Some Old News from America

In this time when we are welcoming new readers in several foreign tongues, I hope our English-language readers will be indulgent if we take this moment to offer something from the arguments on the American scene that may not be as familiar to our friends abroad. I draw something here from remarks offered Saturday in Boston, in a meeting sponsored by Thomas More College on “Catholic Statesmanship”—H.A.

We are now marking the fiftieth anniversary of John Kennedy’s election, which means also the fiftieth anniversary of Kennedy’s earnest effort to assure the Baptists and everyone else, including Catholics, that a Catholic President, or a Catholic political man, would be no different from any other generic American in office. In the subtle moral surgery performed by John Kennedy, his promise and claim would be fulfilled: the Catholic political man in America would indeed become no different from any other politician; and the chief move, in accomplishing that end, was to purge himself of any modes of reflection, or moral understanding that was distinctly Catholic.

The familiar move was to associate Catholicism with matters of the most personal, private belief, which would claim no validity apart from the beliefs of the man who affirmed them. As John Courtney Murray would later point out, this kind of move implicitly engineered the libeling and denigration of Catholicism. “Beliefs” are but imperfect claims of knowledge, and they are set off against the things we truly understand that we know as truths, objective truths. The move to cast Catholic doctrine or religious teaching generally as matters merely of “belief” was a move to identify religion with the domain of the irrational – as though the Church had no truths to impart to the world. It would become a mantra among Catholic politicians – the Kennedys, Bidens, Cuomos, Kerrys – that they would not impose their “personal beliefs” through the laws. And the question that moved them to these avowals was of course the contentious matter of abortion.

But with that move, two generations of Catholic politicians have not only taught the public a false understanding of morality; they have misinstructed American Catholics by schooling them in a false understanding of Catholicism. The teaching of the Church on abortion has never been grounded in “beliefs,” or in anything merely “personal.” The teaching has been imparted communally, based on reasons that are accessible to all creatures of reason. As Thomas Aquinas explained, the divine law we know through revelation, but the natural law we know through that reason that is natural to human beings.

Lincoln: “Take care.”

In my own teaching I’ve found no clearer model of natural law reasoning than that fragment Abraham Lincoln wrote for himself when he imagined himself in a conversation with an owner of slaves, asking why he was justified in making a slave of a black man: Was it intelligence – that the black man was less intelligent than the white? “By this rule,” said Lincoln, “you are to be slave to the first man you meet, with an intellect superior to your own.” Was it color – “the light having the right to enslave the darker? Take care. By this rule, you are to be a slave to the first man you meet, with a fairer skin than your own.”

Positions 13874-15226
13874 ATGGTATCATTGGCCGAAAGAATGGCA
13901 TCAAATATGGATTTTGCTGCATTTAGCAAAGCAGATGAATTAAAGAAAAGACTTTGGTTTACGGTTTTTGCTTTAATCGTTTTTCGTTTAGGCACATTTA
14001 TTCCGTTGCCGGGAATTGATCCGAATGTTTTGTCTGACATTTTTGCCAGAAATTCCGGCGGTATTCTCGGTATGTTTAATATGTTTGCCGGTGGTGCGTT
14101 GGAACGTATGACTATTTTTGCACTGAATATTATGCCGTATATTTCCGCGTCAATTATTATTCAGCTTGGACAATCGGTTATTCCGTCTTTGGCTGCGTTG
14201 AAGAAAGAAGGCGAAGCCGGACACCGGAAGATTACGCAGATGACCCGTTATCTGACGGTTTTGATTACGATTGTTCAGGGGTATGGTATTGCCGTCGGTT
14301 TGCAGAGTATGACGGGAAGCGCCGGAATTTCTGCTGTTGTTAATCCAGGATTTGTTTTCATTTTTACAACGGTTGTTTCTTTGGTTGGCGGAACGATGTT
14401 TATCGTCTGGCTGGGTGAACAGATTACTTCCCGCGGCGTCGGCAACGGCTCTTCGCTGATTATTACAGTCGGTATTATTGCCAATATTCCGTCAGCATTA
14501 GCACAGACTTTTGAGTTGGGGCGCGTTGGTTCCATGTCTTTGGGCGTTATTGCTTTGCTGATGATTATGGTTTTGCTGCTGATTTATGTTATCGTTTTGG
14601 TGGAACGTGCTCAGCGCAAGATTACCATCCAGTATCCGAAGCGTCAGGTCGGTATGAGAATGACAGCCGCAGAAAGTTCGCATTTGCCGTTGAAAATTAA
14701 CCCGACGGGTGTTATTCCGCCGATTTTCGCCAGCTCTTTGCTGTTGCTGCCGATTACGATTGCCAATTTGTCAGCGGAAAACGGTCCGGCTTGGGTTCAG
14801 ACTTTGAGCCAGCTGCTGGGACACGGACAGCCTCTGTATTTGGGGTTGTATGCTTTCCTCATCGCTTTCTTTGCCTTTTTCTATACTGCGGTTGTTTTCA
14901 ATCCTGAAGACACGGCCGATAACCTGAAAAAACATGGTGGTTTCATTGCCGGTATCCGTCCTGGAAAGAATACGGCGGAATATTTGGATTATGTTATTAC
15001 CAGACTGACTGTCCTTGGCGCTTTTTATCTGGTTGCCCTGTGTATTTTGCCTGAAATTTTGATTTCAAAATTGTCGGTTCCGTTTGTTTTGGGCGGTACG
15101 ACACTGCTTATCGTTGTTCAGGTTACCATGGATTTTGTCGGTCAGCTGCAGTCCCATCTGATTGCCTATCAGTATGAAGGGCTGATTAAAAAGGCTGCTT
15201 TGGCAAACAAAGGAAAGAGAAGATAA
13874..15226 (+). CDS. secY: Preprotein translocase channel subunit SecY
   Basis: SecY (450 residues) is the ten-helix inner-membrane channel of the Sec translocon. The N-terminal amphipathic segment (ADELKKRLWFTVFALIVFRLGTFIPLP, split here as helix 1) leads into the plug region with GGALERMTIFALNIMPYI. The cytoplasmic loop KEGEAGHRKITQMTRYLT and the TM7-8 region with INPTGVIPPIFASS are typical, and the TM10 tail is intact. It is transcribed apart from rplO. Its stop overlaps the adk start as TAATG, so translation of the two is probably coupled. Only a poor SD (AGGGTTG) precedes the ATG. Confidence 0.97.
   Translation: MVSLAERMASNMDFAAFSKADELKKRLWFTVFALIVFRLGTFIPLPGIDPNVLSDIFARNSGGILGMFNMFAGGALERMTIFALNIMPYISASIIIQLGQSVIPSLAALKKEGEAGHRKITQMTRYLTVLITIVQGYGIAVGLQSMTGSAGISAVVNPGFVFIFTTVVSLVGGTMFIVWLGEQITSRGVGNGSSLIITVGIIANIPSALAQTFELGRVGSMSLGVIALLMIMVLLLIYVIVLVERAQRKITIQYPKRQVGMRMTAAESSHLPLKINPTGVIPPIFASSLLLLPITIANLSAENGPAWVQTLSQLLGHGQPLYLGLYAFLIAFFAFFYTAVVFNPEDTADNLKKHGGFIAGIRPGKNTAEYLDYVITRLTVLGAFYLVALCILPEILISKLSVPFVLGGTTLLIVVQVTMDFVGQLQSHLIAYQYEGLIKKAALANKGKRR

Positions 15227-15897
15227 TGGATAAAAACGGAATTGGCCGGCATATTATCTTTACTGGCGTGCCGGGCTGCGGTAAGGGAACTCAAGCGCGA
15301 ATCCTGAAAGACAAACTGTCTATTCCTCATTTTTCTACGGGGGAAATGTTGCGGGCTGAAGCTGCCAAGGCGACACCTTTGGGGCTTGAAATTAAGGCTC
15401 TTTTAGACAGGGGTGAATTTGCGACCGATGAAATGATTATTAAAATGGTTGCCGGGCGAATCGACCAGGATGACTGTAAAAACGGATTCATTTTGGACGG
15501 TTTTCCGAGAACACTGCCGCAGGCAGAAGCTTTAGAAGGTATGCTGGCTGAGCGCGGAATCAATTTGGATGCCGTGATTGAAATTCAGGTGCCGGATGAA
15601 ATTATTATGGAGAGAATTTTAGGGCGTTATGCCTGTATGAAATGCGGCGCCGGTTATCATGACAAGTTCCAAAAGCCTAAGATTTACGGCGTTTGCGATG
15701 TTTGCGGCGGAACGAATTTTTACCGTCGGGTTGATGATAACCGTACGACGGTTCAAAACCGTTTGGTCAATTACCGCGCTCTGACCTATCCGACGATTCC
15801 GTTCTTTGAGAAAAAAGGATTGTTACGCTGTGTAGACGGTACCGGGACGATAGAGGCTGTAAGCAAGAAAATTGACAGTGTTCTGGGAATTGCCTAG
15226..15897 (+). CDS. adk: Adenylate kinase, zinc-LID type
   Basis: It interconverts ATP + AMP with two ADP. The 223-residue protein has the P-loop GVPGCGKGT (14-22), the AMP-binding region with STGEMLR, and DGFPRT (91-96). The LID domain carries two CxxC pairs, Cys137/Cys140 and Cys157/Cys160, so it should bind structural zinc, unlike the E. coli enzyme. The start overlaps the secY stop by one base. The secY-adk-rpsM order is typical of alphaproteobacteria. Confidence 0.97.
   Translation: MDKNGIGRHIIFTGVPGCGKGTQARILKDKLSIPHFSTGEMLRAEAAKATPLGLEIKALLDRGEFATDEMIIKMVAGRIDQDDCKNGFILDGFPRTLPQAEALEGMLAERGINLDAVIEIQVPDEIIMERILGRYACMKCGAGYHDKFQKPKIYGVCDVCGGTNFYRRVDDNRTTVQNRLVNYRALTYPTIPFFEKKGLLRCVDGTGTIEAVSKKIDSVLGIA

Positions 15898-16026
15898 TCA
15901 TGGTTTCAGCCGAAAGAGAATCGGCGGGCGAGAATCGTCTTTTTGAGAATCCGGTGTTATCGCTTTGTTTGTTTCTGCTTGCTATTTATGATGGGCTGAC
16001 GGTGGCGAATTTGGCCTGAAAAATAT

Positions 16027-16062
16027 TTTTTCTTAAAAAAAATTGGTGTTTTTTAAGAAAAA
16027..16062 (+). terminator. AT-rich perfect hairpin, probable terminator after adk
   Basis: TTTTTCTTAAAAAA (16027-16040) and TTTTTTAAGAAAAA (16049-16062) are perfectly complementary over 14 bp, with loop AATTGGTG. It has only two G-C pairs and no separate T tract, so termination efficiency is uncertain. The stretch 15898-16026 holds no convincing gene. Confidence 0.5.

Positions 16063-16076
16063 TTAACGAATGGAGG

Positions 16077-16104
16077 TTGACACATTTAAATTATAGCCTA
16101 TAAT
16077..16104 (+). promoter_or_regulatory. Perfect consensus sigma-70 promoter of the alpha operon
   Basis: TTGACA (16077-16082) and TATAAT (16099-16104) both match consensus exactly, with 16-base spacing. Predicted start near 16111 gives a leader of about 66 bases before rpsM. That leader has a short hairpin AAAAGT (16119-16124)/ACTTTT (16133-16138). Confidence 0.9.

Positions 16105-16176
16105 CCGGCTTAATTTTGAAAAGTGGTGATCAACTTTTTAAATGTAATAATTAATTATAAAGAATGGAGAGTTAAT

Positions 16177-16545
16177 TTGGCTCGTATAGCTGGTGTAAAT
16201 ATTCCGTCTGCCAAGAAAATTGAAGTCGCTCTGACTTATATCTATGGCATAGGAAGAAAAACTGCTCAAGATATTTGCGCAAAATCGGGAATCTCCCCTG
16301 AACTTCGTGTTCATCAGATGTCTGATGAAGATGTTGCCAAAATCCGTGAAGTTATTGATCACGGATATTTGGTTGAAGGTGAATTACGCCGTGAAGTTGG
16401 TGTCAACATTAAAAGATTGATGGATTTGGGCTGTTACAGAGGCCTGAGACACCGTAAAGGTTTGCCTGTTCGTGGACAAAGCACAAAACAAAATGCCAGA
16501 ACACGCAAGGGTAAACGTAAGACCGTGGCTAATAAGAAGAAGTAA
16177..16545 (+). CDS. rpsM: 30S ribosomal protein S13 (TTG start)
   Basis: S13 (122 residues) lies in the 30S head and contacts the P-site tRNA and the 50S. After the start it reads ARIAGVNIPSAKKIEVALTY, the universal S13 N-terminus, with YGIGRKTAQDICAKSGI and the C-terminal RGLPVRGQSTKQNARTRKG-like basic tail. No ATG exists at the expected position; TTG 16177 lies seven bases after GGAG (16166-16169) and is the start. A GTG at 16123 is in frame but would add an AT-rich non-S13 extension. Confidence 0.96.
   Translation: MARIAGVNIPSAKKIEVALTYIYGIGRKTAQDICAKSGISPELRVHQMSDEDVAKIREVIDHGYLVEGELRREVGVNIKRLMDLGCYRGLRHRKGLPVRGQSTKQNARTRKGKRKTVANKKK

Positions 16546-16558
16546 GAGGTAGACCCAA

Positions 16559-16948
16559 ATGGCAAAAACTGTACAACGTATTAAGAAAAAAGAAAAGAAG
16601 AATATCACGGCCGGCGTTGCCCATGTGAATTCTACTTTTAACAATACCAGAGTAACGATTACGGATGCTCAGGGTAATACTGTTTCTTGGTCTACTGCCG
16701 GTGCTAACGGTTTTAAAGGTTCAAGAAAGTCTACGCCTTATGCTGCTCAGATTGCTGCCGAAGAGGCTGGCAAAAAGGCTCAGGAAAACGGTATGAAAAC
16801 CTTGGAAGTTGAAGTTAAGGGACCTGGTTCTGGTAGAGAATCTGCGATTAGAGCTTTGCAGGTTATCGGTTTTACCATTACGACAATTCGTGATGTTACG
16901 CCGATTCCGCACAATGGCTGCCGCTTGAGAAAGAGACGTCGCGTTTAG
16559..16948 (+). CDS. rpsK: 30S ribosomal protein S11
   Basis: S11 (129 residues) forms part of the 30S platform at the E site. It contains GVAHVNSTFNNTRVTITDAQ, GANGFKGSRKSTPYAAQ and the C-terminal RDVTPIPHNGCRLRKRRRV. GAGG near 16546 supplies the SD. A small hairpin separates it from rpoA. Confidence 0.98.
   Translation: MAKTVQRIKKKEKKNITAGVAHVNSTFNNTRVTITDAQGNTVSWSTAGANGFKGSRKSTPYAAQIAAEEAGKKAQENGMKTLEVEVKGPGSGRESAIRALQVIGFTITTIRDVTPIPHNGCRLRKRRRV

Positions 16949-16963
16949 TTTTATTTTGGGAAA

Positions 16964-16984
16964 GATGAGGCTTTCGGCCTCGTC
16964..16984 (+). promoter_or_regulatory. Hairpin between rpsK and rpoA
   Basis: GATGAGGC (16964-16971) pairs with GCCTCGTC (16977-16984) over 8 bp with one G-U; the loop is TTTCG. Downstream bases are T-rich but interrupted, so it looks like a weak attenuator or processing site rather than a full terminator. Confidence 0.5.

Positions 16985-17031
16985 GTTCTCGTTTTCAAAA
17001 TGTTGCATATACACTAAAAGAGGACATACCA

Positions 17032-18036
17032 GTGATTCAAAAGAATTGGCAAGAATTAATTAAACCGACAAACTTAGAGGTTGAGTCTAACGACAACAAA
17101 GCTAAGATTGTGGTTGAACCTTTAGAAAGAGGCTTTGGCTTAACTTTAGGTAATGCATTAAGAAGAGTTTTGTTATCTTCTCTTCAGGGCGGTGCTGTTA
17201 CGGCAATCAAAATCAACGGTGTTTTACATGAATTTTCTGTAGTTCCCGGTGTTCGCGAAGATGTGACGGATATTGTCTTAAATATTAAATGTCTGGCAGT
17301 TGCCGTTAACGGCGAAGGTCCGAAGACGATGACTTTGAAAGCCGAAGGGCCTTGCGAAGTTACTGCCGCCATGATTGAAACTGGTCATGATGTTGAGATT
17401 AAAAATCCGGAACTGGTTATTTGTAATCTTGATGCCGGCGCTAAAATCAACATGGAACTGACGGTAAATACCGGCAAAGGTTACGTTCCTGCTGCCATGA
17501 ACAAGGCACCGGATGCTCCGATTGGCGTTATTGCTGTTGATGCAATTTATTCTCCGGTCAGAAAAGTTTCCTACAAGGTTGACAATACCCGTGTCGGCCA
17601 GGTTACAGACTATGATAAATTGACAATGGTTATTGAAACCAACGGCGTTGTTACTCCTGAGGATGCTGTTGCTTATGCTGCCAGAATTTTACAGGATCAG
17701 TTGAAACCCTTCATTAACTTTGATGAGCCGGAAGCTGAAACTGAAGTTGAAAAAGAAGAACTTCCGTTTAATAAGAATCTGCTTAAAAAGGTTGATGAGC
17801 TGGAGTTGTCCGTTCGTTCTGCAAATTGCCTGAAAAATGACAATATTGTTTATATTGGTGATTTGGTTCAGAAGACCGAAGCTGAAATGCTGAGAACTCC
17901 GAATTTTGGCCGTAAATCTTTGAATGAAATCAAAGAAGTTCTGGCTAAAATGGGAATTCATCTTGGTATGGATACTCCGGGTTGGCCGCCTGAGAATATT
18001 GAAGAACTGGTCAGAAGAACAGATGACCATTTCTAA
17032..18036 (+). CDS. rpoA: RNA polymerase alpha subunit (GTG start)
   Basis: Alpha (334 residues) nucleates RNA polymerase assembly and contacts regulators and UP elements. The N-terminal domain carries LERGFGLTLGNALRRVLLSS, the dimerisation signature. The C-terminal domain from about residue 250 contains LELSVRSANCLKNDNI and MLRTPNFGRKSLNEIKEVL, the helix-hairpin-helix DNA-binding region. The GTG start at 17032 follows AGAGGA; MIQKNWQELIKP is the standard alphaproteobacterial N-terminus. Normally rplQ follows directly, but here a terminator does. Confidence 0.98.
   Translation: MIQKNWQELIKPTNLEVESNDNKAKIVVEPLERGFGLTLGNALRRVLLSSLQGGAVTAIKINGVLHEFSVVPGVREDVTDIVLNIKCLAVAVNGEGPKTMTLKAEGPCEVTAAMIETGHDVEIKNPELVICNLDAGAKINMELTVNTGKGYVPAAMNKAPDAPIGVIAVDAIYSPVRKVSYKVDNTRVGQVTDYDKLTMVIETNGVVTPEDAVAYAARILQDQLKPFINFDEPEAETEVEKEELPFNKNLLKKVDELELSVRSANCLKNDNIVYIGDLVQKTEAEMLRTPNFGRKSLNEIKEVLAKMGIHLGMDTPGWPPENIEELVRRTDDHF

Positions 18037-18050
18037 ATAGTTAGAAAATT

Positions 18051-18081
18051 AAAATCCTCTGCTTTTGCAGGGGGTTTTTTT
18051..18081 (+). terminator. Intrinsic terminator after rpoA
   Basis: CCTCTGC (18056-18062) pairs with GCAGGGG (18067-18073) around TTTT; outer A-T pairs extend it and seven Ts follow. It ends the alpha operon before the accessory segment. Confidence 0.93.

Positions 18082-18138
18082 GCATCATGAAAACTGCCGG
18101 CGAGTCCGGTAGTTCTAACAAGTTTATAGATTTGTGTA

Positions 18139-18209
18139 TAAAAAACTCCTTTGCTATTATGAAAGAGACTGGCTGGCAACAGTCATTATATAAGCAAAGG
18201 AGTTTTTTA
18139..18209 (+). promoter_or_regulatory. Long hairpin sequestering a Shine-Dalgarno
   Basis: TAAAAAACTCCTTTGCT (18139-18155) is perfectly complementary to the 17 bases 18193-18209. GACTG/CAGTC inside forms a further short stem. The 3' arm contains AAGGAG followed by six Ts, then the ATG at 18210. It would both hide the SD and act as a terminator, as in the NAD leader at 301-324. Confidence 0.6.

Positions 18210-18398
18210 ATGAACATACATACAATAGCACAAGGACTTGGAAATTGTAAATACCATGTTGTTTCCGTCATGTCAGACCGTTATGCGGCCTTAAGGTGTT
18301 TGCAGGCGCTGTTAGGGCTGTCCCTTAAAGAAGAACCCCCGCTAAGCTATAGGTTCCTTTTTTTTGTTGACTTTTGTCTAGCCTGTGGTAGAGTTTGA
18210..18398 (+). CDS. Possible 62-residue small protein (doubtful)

The upshot was that there was nothing one could cite to disqualify the black man that would not apply to many whites as well. Some of us simply used the same mode of reasoning applied to abortion: Why was that offspring in the womb anything less than human? It didn’t speak yet? Neither did deaf mutes? It had no arms or legs? Other people lost arms or legs without losing anything necessary to their standing as human beings to receive the protections of the law. And the upshot: there was nothing one could cite to remove the child in the womb from the protections of the law that would not apply to many people walking about well outside the womb.

But I’d point out further that nowhere in this chain of reasoning is there an appeal to faith or revelation. The teaching of the Church has been a weave of moral reasoning joined with the facts of embryology. In other words, one doesn’t have to be Catholic in order to understand the argument on abortion – and that has been precisely the teaching of the Church: The argument depends simply on that discipline of moral reasoning that forms the ground of the law natural for human beings.

And for many of us, the claim for the Church has been deepened by the fact that the Church has become the main sanctuary for natural law reasoning, at a time when the currents of moral relativism have been corroding all other institutions around us. Not too long ago I heard a priest in his eighties, who has led vigils of prayer outside of abortion clinics – and induced many of them to close. He remarked in a line so simple and telling that, on this matter, “the Church will never give in.” It struck me that I believe that absolutely. I believe it unshakably. But isn’t that faith in the Church itself bound up with that “faith” we profess; and does it not in fact work to firm up our faith in everything else the Church teaches.

Hadley Arkes is the Ney Professor of Jurisprudence Emeritus at Amherst College and the Founder/Director of the James Wilson Institute on Natural Rights & the American Founding. He is the author of Constitutional Illusions & Anchoring Truths: The Touchstone of the Natural Law. Volume II of his audio lectures from The Modern Scholar, First Principles and Natural Law is available for download. His new book is Mere Natural Law: Originalism and the Anchoring Truths of the Constitution.